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The Cleanest Race: How North Koreans See Themselves and Why It Matters
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The Cleanest Race: How North Koreans See Themselves and Why It Matters

3.9  ·  Rating details ·  1,610 Ratings  ·  178 Reviews
Understanding North Korea through its propaganda: A newly revised and updated edition that includes a consideration of Kim Jung Il's successor, Kim Jong-Un

What do the North Koreans really believe? How do they see themselves and the world around them?

Here B.R. Myers, a North Korea analyst and a contributing editor of The Atlantic, presents the first full-length study of t
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Paperback, 217 pages
Published December 20th 2011 by Melville House (first published January 26th 2010)
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Maciek
The Cleanest Race is a short but very interesting and informative book on North Korea, and its unique approach to its subject makes it an important one. Most available books on world's most reclusive country tend to analyze its history and political system; many are stories of defectors who managed to escape. But there's perilously little material focused on North Koreans as a society - how is it different from other societies of this world, and how is it similar? How do North Koreans see their ...more
Huma Rashid
Sep 09, 2012 rated it really liked it  ·  review of another edition
My fascination with North Korea is well known; I've read just about every book on the subject, which was why picking this up was a no-brainer. And the text did not disappoint.

The author painstakingly walks readers through an exhaustive look at North Korean cultural mythology, and examines the cults of personality built up around Kim Il Sung, Kim Jong Il, and Kim Jong Un. Not only does he examine these cults of personality, he explains why, precisely, it is that they work to sway the masses. He
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Grace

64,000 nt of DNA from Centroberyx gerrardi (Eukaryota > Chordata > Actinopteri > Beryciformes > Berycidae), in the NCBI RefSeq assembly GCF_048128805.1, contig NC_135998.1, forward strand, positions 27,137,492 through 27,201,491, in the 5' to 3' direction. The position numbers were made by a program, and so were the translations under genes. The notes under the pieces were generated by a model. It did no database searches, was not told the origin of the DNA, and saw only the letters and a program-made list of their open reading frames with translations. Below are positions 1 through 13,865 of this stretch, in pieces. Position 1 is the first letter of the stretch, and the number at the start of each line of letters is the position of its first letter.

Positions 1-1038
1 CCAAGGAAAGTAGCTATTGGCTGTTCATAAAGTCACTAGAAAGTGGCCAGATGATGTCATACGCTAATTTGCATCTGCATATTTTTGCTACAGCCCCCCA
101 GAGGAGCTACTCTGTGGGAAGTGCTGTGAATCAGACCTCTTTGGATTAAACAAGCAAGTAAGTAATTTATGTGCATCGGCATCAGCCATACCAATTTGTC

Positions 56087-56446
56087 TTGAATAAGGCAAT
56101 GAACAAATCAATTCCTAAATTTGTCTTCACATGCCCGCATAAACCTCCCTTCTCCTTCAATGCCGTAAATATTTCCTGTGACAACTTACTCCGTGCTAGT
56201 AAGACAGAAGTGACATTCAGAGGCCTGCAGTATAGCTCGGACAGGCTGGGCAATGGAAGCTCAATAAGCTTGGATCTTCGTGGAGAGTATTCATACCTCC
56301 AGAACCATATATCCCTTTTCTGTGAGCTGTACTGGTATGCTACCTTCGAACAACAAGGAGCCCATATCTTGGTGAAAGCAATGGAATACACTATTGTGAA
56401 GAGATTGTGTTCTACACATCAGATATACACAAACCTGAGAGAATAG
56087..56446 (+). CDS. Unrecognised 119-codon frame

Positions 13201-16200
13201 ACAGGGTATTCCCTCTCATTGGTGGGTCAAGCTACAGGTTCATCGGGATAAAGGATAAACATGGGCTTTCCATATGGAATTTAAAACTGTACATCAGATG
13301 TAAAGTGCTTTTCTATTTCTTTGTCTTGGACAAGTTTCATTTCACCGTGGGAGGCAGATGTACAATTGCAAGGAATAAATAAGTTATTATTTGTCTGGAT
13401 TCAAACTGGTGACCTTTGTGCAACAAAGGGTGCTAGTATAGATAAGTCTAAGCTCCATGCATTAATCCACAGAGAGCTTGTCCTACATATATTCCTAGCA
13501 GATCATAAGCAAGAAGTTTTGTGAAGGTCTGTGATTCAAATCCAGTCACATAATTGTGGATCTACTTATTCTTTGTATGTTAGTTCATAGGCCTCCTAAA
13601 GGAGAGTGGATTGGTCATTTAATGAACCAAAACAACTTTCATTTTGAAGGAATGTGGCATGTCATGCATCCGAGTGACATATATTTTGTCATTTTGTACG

Feb 05, 2010 rated it really liked it  ·  review of another edition
Shelves: nonfiction, history
I picked this up because I read some reviews praising it as a guide outlining why North Korea is NOT like Communist regimes. Which was news to me -- I'd always thought it to be a USSR-derived satellite. It turns out that NK has a truly unique, and disturbingly understandable, personality cult that encourages its citizens to prioritize naivete, innocence, and childhood.

The best parallel I can make is: imagine a cult that basically convinced a population to go back to Adam and Eve in Eden. A singl
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Hadrian
A cultural/social analysis of North Korean myth-history and propaganda.

The underlying theme, taken from the title, is the portrayal of the Korean people as a 'clean' or 'pure' race. They are simultaneously brilliant, precious, clean, and childlike, but they are also weak and infantile. Therefore, the need the protection of their Dear Maternal Leader. They lead the eternal struggle against the contamination and corruption of other races and the American imperialists, which are described as half-J
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Erik
Dec 10, 2011 rated it it was amazing  ·  review of another edition
"If we did not know that Iran is an Islamic state, it would forever baffle us, no matter how good the rest of our intelligence might be." Myers succinctly and persuasively lays out why the US seems to be similarly baffled by North Korea. What is North Korea? Is it a crazy mix of traditional Confucianism and Marxist-Leninism? If only. The real answer is far weirder and much more disturbing. The North Koreans adopted and amped up the propaganda world-view of the Japanese colonial regime (without t ...more